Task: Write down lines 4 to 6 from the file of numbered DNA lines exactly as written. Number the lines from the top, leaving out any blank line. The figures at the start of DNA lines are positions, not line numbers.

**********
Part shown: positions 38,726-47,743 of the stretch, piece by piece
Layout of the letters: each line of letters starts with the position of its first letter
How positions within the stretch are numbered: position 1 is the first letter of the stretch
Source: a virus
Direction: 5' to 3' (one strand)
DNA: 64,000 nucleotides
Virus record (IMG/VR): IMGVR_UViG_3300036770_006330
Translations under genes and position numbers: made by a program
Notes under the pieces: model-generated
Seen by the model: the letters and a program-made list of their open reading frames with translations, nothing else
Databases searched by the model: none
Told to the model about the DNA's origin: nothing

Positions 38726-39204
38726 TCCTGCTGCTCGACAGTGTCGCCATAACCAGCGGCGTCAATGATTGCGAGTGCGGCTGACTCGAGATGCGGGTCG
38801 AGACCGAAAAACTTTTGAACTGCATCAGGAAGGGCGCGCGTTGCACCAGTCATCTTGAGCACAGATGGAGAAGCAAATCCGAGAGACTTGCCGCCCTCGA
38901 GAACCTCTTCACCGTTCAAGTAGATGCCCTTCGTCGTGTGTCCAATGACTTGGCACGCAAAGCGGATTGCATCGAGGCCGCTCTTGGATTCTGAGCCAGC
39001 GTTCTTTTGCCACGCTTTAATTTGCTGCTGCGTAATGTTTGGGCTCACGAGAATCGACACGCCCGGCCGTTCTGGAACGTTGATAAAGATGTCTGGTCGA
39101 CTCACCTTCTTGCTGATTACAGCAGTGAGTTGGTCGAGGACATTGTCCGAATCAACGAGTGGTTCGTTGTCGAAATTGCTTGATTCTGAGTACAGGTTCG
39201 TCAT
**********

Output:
Source: a virus
Direction: 5' to 3' (one strand)
DNA: 64,000 nucleotides